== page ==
[SCG59-P03] Izu-Bonin arc collision and mountain formation of the South Fossa Magna region: New insights from low-temperature thermochronology
Keywords:low-temperature thermochronology, South Fossa Magna, apatite fission track
Horizontal deformation such as the rotation of the collided blocks has been studied mainly by paleomagnetism. In this study, in order to reveal the vertical deformation, low-temperature thermochronometry was performed on basement granites. The uplift and denudation history were estimated and compared with the collision events.
Apatite fission track (AFT) ages obtained in this study were significantly younger than the granite formation ages and are consistent within an uncertainty of ±2σ at all localities. The apatite (U-Th)/ He (AHe) ages were younger or consistent within an error than the AFT ages and previously reporter ages. Using this data inverse thermal history modeling using the HeFTy software (Ketcham, 2005) was carried out. Results indicate that the last cooling started at about 1 Ma in the northern and central parts of the Kofu granites in the Kanto Mountains, and at about 5 Ma in the southern part. Considering only the timing for the onset of the last cooling, these ages are in accord with the collision ages previously reported for the Izu block and the Tanzawa block, respectively.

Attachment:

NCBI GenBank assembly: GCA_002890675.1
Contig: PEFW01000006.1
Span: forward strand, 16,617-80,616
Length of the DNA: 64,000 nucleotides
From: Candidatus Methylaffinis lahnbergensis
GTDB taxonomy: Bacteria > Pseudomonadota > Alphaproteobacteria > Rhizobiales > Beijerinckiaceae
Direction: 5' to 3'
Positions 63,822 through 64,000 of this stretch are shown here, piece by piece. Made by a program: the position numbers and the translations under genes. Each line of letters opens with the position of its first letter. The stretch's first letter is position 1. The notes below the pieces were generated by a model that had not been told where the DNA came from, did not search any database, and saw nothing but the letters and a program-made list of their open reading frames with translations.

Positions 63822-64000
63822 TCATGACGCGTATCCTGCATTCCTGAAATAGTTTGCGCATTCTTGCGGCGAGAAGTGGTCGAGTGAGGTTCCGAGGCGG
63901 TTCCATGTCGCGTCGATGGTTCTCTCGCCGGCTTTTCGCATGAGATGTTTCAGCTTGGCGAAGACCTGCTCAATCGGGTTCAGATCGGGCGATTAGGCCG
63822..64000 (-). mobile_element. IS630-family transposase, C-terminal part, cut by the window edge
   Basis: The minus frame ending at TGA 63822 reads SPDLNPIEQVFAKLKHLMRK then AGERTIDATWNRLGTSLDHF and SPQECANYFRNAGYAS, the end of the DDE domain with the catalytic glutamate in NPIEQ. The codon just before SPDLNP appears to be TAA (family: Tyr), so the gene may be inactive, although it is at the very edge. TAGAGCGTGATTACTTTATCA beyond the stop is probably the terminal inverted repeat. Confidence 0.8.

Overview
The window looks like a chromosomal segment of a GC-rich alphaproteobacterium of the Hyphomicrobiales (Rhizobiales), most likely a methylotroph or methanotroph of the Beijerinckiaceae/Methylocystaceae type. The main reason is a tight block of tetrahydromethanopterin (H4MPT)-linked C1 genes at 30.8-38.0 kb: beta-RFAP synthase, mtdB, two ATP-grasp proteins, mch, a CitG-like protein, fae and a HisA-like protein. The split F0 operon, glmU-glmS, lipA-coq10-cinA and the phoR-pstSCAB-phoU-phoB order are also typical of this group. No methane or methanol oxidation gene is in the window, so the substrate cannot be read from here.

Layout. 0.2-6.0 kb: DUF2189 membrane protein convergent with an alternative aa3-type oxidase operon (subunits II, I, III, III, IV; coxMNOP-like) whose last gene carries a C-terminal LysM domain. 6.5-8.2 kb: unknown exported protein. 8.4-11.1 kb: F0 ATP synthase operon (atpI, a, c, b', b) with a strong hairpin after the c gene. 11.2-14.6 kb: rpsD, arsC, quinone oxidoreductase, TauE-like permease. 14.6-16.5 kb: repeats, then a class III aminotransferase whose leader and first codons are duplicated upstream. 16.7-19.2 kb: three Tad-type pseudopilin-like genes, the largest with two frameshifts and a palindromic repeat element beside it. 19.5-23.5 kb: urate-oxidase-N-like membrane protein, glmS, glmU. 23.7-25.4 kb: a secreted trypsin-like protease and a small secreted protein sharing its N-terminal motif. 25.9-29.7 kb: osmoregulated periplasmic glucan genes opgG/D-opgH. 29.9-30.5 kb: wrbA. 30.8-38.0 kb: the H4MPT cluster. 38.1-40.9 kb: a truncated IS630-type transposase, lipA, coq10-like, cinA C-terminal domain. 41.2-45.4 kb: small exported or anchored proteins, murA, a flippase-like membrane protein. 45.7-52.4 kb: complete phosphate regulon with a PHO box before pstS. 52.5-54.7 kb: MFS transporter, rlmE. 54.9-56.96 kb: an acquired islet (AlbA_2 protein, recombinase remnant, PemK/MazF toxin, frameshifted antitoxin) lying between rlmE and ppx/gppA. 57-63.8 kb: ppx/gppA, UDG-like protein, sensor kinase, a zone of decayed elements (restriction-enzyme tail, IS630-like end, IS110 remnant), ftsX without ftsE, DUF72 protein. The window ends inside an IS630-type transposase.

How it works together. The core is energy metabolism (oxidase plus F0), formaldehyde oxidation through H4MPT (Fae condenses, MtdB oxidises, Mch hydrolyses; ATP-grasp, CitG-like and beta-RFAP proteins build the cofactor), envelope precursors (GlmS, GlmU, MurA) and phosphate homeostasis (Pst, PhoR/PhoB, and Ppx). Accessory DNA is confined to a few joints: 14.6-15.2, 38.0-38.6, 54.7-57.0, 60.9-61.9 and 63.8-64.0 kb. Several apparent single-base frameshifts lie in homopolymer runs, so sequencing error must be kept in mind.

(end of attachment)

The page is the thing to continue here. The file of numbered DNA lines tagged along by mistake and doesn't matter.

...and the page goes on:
The average denudation rates in the South Fossa Magna region were estimated from the age and temperature of the onset of the last cooling and these are consistent with average uplift rates over the last 0.1 Ma estimated from the elevation of fluvial terraces (Fujiwara et al., 2005). This suggests that vertical deformation such as uplift of the Honshu arc side has continued at a constant rate from the time of collision of the Izu block to the present.
In summary, our results suggest that collisions between the crustal blocks affected uplift of the mountains. However, considering that cooling rates in the Tanzawa Mountains, which are closest to the Izu block, did not increase due to the collision of the Izu block (Yamada and Tagami, 2008), the collision of the Izu block might not have directly influenced the uplift and denudation of the Tanzawa Mountains. For further discussion on the tectonic history of the crustal blocks, thermal inversion analysis at more localities in the Kanto Mountains and Misaka Mountains, which are located northwest of the Izu block, are required.
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